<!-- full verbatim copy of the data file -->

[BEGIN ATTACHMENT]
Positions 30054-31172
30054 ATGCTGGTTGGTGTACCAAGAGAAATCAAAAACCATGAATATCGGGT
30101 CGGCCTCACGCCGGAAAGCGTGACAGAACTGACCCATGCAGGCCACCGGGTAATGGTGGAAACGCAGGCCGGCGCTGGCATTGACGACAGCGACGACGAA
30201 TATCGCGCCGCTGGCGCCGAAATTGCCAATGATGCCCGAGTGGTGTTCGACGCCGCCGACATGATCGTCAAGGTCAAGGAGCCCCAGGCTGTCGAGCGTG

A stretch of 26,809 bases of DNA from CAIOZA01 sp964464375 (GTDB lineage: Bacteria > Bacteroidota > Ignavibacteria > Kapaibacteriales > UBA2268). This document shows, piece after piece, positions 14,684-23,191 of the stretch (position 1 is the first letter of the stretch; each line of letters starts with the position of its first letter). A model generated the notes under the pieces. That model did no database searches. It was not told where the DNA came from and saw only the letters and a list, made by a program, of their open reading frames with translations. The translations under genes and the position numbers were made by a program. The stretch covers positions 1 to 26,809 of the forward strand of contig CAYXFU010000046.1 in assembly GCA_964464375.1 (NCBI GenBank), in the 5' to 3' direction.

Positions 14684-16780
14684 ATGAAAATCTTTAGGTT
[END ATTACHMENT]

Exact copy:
Positions 30054-31172
30054 ATGCTGGTTGGTGTACCAAGAGAAATCAAAAACCATGAATATCGGGT
30101 CGGCCTCACGCCGGAAAGCGTGACAGAACTGACCCATGCAGGCCACCGGGTAATGGTGGAAACGCAGGCCGGCGCTGGCATTGACGACAGCGACGACGAA
30201 TATCGCGCCGCTGGCGCCGAAATTGCCAATGATGCCCGAGTGGTGTTCGACGCCGCCGACATGATCGTCAAGGTCAAGGAGCCCCAGGCTGTCGAGCGTG

A stretch of 26,809 bases of DNA from CAIOZA01 sp964464375 (GTDB lineage: Bacteria > Bacteroidota > Ignavibacteria > Kapaibacteriales > UBA2268). This document shows, piece after piece, positions 14,684-23,191 of the stretch (position 1 is the first letter of the stretch; each line of letters starts with the position of its first letter). A model generated the notes under the pieces. That model did no database searches. It was not told where the DNA came from and saw only the letters and a list, made by a program, of their open reading frames with translations. The translations under genes and the position numbers were made by a program. The stretch covers positions 1 to 26,809 of the forward strand of contig CAYXFU010000046.1 in assembly GCA_964464375.1 (NCBI GenBank), in the 5' to 3' direction.

Positions 14684-16780
14684 ATGAAAATCTTTAGGTT